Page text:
Study: OTT, TV Everywhere to Supplement Pay-TV Services
Though over-the-top (OTT) content—like Netflix, Hulu and Crackle—has gained significant traction in the online TV space, a recent study revealed that, for a vast majority of customers, the newer method of content delivery doesn’t replace traditional pay-TV services outright but, rather, supplements them.According to Hub Entertainment Research, 90 percent of customers who have broadband services are still paying for traditional television despite the fact that they might be watching less of it thanks to OTT providers, which outpace traditional providers in terms of perceived value.
“Despite all the buzz around a cord-cutting revolution, the numbers continue to suggest that viewers are using online sources to complement their pay-TV subscription more than replace it,” said Jon Giegengack of Hub Entertainment. “The bigger risk for traditional TV carriers and networks is in falling too far behind online providers when it comes to easy, flexible ways for consumers to find and view the TV content they want.”
Other key findings of the research include:
- The average pay-TV subscriber leverages about two OTT sources, usually Netflix and Hulu.
- Customers who use TV Everywhere (TVE) say they are happier with their television providers than those who do not. The research indicates that 78 percent of TVE users plan to stay with their provider next year, whereas somewhat fewer, or 67 percent, of those who don’t use TVE also intend to remain with their provider.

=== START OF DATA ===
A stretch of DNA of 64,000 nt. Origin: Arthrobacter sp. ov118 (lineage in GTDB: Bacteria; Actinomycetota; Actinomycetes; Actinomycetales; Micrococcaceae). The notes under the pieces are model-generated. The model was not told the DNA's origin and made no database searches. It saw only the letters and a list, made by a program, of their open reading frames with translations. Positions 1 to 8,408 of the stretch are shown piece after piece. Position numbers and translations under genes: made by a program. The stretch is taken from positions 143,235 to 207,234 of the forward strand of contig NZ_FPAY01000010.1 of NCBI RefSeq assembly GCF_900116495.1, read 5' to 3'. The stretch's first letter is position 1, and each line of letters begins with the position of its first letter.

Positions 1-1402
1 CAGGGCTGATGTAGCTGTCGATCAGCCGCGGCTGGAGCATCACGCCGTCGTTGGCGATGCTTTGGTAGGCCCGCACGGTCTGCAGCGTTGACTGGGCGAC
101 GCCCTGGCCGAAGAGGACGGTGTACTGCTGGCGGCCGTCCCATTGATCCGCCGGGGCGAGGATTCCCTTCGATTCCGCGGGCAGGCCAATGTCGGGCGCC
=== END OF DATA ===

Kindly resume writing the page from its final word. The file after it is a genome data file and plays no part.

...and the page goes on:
- Those who watch OTT or TVE content do their viewing on 2.7 devices, a 17 percent increase from last year.
- Only 40 percent of millennials (18- to 34-year-olds) say that traditional television is their No. 1 source for programming.
Despite the fact that a vast majority of OTT consumers still subscribe to pay-TV services, it seems that number could very well decrease in the future as the population ages. The device- and delivery-system-agnostic generation cares most about convenience, and traditional television is the most lacking of all content-delivery media in that attribute.